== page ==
Emergence agitation in pediatric anesthesia: current features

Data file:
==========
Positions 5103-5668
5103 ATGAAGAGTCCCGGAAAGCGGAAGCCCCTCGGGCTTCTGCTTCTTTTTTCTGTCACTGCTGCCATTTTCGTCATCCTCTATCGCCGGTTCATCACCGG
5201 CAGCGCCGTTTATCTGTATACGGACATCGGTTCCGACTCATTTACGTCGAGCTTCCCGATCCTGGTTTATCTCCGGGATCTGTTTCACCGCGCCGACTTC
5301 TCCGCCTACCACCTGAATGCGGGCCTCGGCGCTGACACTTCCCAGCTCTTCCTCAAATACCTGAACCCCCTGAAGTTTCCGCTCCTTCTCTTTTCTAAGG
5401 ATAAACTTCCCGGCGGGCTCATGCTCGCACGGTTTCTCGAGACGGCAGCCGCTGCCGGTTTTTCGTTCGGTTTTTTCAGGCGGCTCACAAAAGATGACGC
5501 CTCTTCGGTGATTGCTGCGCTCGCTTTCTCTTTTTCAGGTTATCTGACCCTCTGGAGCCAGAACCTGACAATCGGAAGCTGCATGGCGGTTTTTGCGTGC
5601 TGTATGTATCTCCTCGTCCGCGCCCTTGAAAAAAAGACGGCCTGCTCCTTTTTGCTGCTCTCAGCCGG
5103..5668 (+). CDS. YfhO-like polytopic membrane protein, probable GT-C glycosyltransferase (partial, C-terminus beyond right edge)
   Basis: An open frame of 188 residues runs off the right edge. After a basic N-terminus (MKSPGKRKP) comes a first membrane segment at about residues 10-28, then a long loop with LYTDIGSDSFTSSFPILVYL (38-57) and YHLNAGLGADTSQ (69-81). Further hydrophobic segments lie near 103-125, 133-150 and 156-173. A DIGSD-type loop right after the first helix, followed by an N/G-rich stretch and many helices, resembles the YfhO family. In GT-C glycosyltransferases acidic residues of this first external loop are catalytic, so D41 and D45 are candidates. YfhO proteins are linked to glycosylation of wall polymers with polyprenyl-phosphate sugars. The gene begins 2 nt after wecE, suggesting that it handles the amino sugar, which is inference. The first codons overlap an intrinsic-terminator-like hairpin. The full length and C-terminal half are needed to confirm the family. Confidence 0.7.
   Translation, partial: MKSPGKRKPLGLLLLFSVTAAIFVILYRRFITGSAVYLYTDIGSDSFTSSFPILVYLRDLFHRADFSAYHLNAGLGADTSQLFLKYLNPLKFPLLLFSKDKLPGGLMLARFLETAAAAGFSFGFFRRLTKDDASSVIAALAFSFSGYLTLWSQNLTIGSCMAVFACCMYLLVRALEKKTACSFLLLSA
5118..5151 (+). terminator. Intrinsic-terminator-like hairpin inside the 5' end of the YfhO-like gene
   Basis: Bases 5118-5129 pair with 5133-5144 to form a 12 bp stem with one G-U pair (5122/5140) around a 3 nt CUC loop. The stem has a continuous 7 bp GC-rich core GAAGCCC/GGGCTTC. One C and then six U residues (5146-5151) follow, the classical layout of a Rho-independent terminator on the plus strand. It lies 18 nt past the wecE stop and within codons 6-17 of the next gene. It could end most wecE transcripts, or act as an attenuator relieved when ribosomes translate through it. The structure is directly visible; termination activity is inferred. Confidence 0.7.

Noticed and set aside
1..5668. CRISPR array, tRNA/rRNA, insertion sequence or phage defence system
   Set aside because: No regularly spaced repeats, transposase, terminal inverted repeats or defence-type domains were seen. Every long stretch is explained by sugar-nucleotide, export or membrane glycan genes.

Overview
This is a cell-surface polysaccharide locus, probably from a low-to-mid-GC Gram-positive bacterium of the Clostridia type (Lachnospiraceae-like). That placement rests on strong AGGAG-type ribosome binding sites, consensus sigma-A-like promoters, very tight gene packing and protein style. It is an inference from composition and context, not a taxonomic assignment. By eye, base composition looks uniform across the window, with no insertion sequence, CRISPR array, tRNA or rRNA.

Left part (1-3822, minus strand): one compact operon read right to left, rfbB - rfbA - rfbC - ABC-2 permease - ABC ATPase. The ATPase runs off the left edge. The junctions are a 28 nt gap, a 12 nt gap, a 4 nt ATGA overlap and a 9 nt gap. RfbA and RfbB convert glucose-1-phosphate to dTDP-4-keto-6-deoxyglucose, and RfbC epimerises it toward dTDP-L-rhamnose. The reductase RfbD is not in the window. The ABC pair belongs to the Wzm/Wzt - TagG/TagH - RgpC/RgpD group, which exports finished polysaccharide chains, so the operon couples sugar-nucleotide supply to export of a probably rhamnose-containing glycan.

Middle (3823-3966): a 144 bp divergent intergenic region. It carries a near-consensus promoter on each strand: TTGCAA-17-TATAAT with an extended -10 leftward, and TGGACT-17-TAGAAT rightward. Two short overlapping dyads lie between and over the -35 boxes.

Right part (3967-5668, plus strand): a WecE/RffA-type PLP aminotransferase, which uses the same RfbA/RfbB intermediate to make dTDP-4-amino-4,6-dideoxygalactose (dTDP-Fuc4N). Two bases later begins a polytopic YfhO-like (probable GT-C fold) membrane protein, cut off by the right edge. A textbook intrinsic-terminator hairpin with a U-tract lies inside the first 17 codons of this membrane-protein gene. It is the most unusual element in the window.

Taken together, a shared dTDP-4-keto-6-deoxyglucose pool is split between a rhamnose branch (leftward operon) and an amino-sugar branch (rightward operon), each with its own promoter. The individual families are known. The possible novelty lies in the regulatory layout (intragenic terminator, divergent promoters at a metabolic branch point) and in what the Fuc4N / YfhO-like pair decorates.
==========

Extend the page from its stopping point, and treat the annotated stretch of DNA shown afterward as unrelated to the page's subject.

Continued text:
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Objective: Postoperative agitation in children is a well-documented clinical phenomenon with incidence ranging from 10% to 67%. There is no definitive explanation for this agitation. Possible causes include rapid awakening in unfamiliar settings, pain (wounds, sore throat, bladder distension, etc.), stress during induction, hypoxemia, airway obstruction, noisy environment, anesthesia duration, child's personality, premedication and type of anesthesia. The purpose of this paper is to discuss the possible causes of postoperative agitation in children, providing a foundation for better methods of identifying and preventing this problem.Sources: MEDLINE and PubMed were searched using the following words: emergence, agitation, incidence, etiology, diagnosis, treatment, children, pediatric, anesthesia.Summary of the findings: This study includes a review of potential agitation trigger factors and a proposal for a standardized diagnostic score system, in addition to measures to improve prevention and treatment.Conclusion: No single factor can identified as the cause of postoperative agitation, which should therefore be considered a syndrome made up of biological, pharmacological, psychological and social components, and which anesthesiologists and pediatric intensive care specialists should be prepared to identify, prevent and intervene appropriately as necessary.